Making deals and uncovering the past can be a tricky affair. What is everyone after?
You can read Chapter 1 here, and all the chapters in between. Underground - A Merfolk Secret is coming out next Tuesday, July 17th.
For the first time in seven months, Kate was not looking at a story featuring Julian Brooks, his kids, his company, or his genius way of getting off of the front page. She had new prey, and it felt strangely relieving to set her sights on another target.
“Patrick O’Connor has been one busy bee,” Jeff said as he typed on his computer at light speed.
“Tell me something I don’t know,” she said, highlighting a passage on a printed article. “This guy has been following stories for twenty years, and has four Pulitzers to prove it.”
He’d started his career smoking out politicians, and then he’d moved on to bigger, global issues. From human trafficking to improper industrial waste disposal, the man had an eye for stories that pit human interest against corruption and power. He’d been dabbling in Wall Street stories five years ago, and then had taken a sharp turn into environmental issues, but that was the tip of the iceberg.
“Whoa, he’s survived three assassination attempts, and has been taken hostage twice,” Jeff said, whistling.
“You don’t get to uncover so much dirt without making a ton of enemies,” Kate said, reading one of the few interviews he’d given for the National Geographic magazine two years ago. “He says he wouldn’t love his job so much if it were easy,” she read out loud, chuckling. He sounded more adventurer and explorer than actual journalist, but she guessed that both skills worked well together if there was a clever pen behind them. “I wonder why he’s suddenly interested in merfolk.”
“What’s not to like?” Jeff asked, raising both eyebrows. “A new intelligent species living in the ocean. Shady handling of Ray’s death. Government conspiracy to keep it quiet. Add to the mix rumors of bodies and hunters that go missing in the night, and there’s plenty to look into.”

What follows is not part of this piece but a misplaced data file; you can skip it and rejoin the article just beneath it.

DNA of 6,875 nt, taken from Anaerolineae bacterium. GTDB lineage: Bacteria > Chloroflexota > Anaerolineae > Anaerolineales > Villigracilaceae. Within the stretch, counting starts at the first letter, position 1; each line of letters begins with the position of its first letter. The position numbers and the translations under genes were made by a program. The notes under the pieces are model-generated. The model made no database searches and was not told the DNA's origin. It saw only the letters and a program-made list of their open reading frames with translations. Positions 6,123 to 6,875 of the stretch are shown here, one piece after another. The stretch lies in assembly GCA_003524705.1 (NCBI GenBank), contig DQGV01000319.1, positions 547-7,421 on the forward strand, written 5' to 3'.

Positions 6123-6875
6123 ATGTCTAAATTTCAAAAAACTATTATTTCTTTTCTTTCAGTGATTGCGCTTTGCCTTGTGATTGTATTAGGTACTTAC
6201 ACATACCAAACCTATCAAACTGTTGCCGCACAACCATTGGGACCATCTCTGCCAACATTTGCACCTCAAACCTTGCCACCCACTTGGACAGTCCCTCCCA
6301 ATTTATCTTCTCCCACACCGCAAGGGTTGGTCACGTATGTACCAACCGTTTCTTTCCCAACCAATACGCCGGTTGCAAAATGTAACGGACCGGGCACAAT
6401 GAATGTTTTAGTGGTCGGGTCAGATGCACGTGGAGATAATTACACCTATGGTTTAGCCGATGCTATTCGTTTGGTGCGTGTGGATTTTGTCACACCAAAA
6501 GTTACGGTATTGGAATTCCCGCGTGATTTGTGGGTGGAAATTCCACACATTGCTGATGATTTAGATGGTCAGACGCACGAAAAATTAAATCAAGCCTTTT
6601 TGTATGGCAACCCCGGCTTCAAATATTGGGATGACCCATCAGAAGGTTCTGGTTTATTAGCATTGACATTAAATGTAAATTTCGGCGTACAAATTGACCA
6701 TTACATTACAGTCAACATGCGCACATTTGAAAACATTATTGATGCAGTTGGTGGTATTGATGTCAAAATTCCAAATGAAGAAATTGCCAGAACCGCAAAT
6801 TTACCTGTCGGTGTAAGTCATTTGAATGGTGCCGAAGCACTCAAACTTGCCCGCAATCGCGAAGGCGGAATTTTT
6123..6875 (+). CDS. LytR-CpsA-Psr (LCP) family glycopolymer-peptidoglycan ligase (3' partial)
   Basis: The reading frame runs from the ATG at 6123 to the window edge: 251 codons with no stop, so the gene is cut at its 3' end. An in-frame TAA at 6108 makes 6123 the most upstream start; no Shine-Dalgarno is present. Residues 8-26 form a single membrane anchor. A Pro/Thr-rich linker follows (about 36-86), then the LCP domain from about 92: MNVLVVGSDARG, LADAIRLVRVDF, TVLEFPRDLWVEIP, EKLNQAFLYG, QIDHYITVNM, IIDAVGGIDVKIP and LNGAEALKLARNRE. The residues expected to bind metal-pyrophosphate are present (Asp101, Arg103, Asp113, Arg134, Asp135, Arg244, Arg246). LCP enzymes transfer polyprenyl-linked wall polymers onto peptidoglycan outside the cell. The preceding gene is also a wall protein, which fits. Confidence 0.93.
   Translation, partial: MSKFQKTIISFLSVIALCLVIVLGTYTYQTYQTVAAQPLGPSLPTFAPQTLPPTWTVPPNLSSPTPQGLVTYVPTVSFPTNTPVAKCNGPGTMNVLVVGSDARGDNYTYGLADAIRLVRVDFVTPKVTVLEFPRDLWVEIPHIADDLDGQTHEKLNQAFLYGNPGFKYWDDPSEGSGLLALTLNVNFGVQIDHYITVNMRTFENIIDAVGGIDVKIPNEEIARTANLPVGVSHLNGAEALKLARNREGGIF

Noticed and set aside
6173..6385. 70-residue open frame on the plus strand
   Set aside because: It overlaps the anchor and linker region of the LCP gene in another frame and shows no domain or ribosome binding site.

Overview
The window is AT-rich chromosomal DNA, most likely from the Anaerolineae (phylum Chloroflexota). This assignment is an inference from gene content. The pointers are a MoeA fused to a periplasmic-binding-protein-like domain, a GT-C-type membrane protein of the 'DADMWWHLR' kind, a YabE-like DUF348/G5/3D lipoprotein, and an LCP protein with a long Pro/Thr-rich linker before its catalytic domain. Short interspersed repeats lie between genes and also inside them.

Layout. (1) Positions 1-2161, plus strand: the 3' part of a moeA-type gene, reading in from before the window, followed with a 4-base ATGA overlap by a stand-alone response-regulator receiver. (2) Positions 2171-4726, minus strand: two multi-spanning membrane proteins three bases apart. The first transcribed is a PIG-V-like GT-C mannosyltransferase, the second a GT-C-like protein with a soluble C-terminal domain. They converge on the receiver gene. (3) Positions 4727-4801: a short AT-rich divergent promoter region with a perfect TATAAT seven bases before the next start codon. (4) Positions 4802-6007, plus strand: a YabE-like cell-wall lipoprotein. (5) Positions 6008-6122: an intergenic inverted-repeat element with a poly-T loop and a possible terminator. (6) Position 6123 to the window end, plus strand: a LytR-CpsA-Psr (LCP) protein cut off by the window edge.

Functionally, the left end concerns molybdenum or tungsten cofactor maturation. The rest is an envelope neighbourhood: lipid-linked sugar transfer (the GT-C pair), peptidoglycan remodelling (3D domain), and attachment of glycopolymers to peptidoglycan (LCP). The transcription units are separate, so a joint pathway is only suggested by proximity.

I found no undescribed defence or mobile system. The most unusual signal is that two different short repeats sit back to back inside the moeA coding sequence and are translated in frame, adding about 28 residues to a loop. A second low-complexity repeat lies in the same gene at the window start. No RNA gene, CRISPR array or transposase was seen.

“Yes, but the whole thing has thousands of reporters looking into it. Patrick doesn’t seem like the kind of guy who goes for the story everybody’s after.”
“Well, he’s not really going after merfolk, Kate. He’s going after you.”
* * *
Major White looked out the window at the street below. Melting snow banks and bare trees met his eyes as he searched for Drake’s tall figure walking among unsuspecting humans. It was still early for their meeting, but Drake always arrived before time.
In the kitchen, Dr. Higgs finished preparing tea, a tradition he’d picked up at Cambridge thirty years ago. His apartment had become the neutral space between humans and merfolk, which worked perfectly fine for the Pentagon. It was in the middle of New York City, easy to contain, easy to patrol, easy to secure.
“You look concerned,” Higgs commented as he brought a mug for White. He was a perceptive man, especially at the most inconvenient of times.
“People are getting impatient in Washington,” White said, sitting down. “They want me to ask for more than Drake’s willing to give.”
“You can always ask nicely,” Higgs said with a smile. “Besides, I’m sure Drake’s expecting you to ask for things you both know won’t happen. That’s how diplomacy works, isn’t it? You pull and push, offer and demand, and somewhere in between, you find common ground.”
White sighed, thoughtful. “There’s so little we know about them.”
“At least the little we do know seems normal enough. Except for the part where they turn into fish,” Higgs said with a shrug.
The Brookses acted remarkably human, and White doubted they were putting on a show. But six months of surveillance had not yielded a complete picture, not even a blurry one, especially when it came to their “City,” and much less to the extent of their skills, both mental and physical.
“They speak our language, eat our food, breathe our air,” Higgs added.
“They hack our spy satellites, build mega-corporations, and breathe our water,” White pointed out. “They’re far from innocent creatures. They’re smarter than we are, and have the resources to cause some real damage.”
“And so talking to them instead of shooting at them is the smart way to go.”
White let out a rare smile. “The miracle here is that they want to talk to us.” He sipped his tea, taking his time to enjoy the sweet flavor. “Christopher was an accident, I have no doubt about that. But why didn’t they disappear afterward? Why did they choose to stay?”
“Perhaps you’re asking the wrong question, Major. ‘Why can’t they disappear?’ might have a far more interesting answer.”
White frowned. He’d thought about this—obsessively so—and he’d always favored the idea that merfolk had chosen now so they could have some control over how to go about their first contact. It had never made sense that staying on the surface was their only choice.